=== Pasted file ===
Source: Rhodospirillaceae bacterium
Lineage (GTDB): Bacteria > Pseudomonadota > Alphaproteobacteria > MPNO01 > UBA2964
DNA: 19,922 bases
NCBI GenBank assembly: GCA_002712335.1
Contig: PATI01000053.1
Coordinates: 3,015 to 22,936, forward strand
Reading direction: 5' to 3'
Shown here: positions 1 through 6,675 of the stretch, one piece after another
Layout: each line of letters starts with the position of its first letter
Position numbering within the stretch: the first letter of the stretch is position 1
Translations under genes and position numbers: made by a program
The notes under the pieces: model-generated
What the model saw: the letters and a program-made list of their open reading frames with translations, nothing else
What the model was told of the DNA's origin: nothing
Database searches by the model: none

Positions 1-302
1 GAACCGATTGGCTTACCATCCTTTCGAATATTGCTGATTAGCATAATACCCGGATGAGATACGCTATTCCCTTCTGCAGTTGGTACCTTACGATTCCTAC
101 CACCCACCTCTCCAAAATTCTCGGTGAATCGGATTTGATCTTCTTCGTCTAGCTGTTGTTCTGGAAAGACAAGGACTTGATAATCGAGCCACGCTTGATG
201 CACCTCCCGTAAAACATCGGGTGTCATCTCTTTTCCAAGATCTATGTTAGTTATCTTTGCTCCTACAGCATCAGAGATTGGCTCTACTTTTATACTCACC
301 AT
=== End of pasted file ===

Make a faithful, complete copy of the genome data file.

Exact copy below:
Source: Rhodospirillaceae bacterium
Lineage (GTDB): Bacteria > Pseudomonadota > Alphaproteobacteria > MPNO01 > UBA2964
DNA: 19,922 bases
NCBI GenBank assembly: GCA_002712335.1
Contig: PATI01000053.1
Coordinates: 3,015 to 22,936, forward strand
Reading direction: 5' to 3'
Shown here: positions 1 through 6,675 of the stretch, one piece after another
Layout: each line of letters starts with the position of its first letter
Position numbering within the stretch: the first letter of the stretch is position 1
Translations under genes and position numbers: made by a program
The notes under the pieces: model-generated
What the model saw: the letters and a program-made list of their open reading frames with translations, nothing else
What the model was told of the DNA's origin: nothing
Database searches by the model: none

Positions 1-302
1 GAACCGATTGGCTTACCATCCTTTCGAATATTGCTGATTAGCATAATACCCGGATGAGATACGCTATTCCCTTCTGCAGTTGGTACCTTACGATTCCTAC
101 CACCCACCTCTCCAAAATTCTCGGTGAATCGGATTTGATCTTCTTCGTCTAGCTGTTGTTCTGGAAAGACAAGGACTTGATAATCGAGCCACGCTTGATG
201 CACCTCCCGTAAAACATCGGGTGTCATCTCTTTTCCAAGATCTATGTTAGTTATCTTTGCTCCTACAGCATCAGAGATTGGCTCTACTTTTATACTCACC
301 AT